IN?HONOR?AND?MEMORY… Saluting area war veterans

Editor’s note: This is the first of two parts.

Initials and acronyms:

A.E. – American Entertainment

A.N.C. – Army Nurse Corps

S.P.A.R. – Semper Patatus – “Always Ready,” Coast Guard

W.A.C. – Women Army Corps, military enlisted, usually six-year enlistment with four active duty and two reserve duty

W.A.A.C. – Women’s Army Auxiliary Corps, non-military

W.A.S.P.S. – Women Airforce Service Pilots Squadron, military enlisted, moved planes from one hanger to another or to known airbases within the country. These jobs freed male pilots to fly in combat.

W.A.V.E.S. – Women Accepted for Voluntary Emergency Service, Navy. Here a woman could serve her country in a non-hospital duty station, filling such roles as clerks, operators, office workers, etc. This was a military job for which women enlisted for terms and were discharged upon completion of those terms.

N.N.C. – Navy Nurse Corps this was a medical job for which women were stationed as nurses at naval hospitals and on ships. This was something women enlisted for. Registered nurses would enlist into ranks of officer.

W.I.V.E.S. – Women Insure Victory, Equality and Security, non-military. Rosie the Riveter was the cultural icon representing these American women who went to work in munitions and other factories during WWII to replace the males who went to war.

W.M. – Women Marines, enlisted, usually with a six-year enlistment, four active duty and two reserve duty

W.A.F.S. – Women Auxiliary Ferrying Squadron, unit used to transport aircraft to free male pilots for combat missions, merged with the W.F.T.D. in 1943

W.F.T.D. – Women Flying Training Detachment, another non-military unit used for relocating aircraft, freeing men for combat flying

U.S.O. – United Service Organization, non-military, coordinates entertainment and care packages for soldiers to bring them hope and comfort, also visiting overseas and in VA hospitals.

Homefront Women – Women who stayed home and collected items such as rubber, aluminum, newspapers, nylon and anything else that could help the war effort.

American Red Cross – Non-military women who served with the Red Cross were responsible for making contact with soldiers when they were allowed to enter Prisoner of War camps, made contact with these soldiers’ families back home, helped organize USO shows and delivered coffee and donuts to the men in the front lines.

Gold and Blue Star Mothers

The Gold Star Mothers were formed shortly after WWI to give support to other mothers whose children had been killed in war. A banner was placed in a window in the front of each mother’s home. The banner was white with a red border and a gold star in the center for each child lost. One of the most well-known tragedies concerning a Gold Star Mother is the story of Mable Sullivan, who lost all five of her sons when the USS Juneau was sunk off the Solomon Islands. There was another mother during the Civil War who lost eight sons in battle, 60 years before the formation of the Gold Star Mothers.

The Blue Star Mothers were formed in March 1942. The group was designed to help other mothers who had sons or daughters serving actively in the military. A banner was placed in the front window of these women’s homes as well. This banner also has a red border, but with blue stars in the center representing children in the service.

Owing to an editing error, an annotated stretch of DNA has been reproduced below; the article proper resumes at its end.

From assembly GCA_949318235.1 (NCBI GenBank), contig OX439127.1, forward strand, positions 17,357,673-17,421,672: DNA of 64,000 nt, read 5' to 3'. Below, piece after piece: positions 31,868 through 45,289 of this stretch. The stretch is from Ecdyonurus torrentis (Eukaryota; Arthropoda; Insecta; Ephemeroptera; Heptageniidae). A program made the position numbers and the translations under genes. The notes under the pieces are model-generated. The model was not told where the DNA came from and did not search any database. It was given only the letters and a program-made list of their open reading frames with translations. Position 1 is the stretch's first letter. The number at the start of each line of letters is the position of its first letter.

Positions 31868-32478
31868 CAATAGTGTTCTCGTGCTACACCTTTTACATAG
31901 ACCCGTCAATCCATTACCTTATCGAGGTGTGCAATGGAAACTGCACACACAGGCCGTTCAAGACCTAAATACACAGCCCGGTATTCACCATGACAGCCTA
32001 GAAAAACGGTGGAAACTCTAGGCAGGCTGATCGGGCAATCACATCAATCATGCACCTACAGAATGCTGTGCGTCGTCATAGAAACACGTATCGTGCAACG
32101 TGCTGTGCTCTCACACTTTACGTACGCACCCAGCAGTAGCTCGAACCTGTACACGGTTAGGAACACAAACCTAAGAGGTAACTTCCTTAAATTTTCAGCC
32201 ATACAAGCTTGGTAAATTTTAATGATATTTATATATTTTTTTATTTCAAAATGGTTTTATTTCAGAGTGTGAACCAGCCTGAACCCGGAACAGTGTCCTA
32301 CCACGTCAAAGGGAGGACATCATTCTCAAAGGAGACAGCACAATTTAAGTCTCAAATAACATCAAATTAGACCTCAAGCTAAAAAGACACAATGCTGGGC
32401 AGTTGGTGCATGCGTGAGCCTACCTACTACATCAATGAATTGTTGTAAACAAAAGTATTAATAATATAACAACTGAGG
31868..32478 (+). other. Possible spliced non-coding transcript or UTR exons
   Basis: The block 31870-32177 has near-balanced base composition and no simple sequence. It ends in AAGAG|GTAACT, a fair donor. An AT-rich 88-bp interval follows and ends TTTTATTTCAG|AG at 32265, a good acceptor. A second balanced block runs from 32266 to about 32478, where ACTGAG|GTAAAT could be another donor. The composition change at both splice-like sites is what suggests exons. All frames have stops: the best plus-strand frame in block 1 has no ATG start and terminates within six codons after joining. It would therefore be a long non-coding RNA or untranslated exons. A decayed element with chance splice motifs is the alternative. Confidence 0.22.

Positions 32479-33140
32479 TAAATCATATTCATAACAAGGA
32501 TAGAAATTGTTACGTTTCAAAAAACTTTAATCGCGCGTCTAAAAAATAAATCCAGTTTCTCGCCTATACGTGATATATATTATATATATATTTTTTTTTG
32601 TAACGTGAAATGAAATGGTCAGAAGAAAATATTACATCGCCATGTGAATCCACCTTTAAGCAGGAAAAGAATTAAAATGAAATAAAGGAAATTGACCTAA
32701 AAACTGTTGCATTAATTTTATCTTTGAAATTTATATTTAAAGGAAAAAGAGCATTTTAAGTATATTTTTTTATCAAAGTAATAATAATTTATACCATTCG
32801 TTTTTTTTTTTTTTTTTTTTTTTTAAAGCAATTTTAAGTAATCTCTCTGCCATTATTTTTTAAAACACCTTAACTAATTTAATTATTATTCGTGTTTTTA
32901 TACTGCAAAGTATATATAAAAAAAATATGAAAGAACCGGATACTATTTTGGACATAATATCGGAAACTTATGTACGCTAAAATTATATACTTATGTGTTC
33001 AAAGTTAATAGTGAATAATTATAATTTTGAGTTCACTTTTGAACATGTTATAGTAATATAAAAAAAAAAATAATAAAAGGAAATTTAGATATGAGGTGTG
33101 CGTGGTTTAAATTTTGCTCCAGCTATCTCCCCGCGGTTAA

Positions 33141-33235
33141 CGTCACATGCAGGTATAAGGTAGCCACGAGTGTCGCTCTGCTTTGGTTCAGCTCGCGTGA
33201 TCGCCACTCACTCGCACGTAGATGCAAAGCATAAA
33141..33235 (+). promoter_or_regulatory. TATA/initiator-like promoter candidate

Women and the War Effort

Rosie the Riveter is an American icon. During World War II, the country was forced into war and it needed its women to help with the war effort. Women from all over the country dropped their dishcloths and makeup brushes, hung their dresses in their closets and put on blue jeans and steel-toed boots. They stuffed their long hair under ball caps or tied it up in scarves to keep it out of moving machinery and cutting torches. They learned fast and well, building new airplanes and machine guns and staffing munitions factories. Their small, deft hands worked quickly to set fire pins and piece together the intricate components of war.

Not only did the American women show their emotional and physical strength at this time in our country’s history, but they also showed their love and loyalty to the returning veterans when those men returned home. Many women willingly gave up great paying jobs which had given them new senses of purpose and freedom, all so that these veterans could return to work one they got back home.

The First Women Who Served

The American woman did more than her fair share when called upon to serve her country, whether that was at home or overseas. Starting back when the United States was in its infancy, women served their country as cooks, nurses, spies and even couriers, carrying valuable military documents and information between General George Washington and his junior generals in the field. Many times, these women traveled alone and unprotected, left to depend on their own wits and resources. Some disguised themselves as men so they could fight in combat.

Yet it took two centuries before the United States recognized their qualifications and allowed women to serve in combat roles.

New rules for females have been doled out every time commanders get into situations in which the need for female assistance becomes evident. One of the first cases of this was during the Spanish-American War, when the spread of disease and its threat was so great that a Women’s Army Nurse Corps was needed.

The first women in this nursing unit weren’t even given uniforms or granted a rank that would earn them respect. They were hired and given weekly pay. Until their medical skills were needed, the nurses would work as cooks, launderers or barracks cleaners.

Next week: Part two.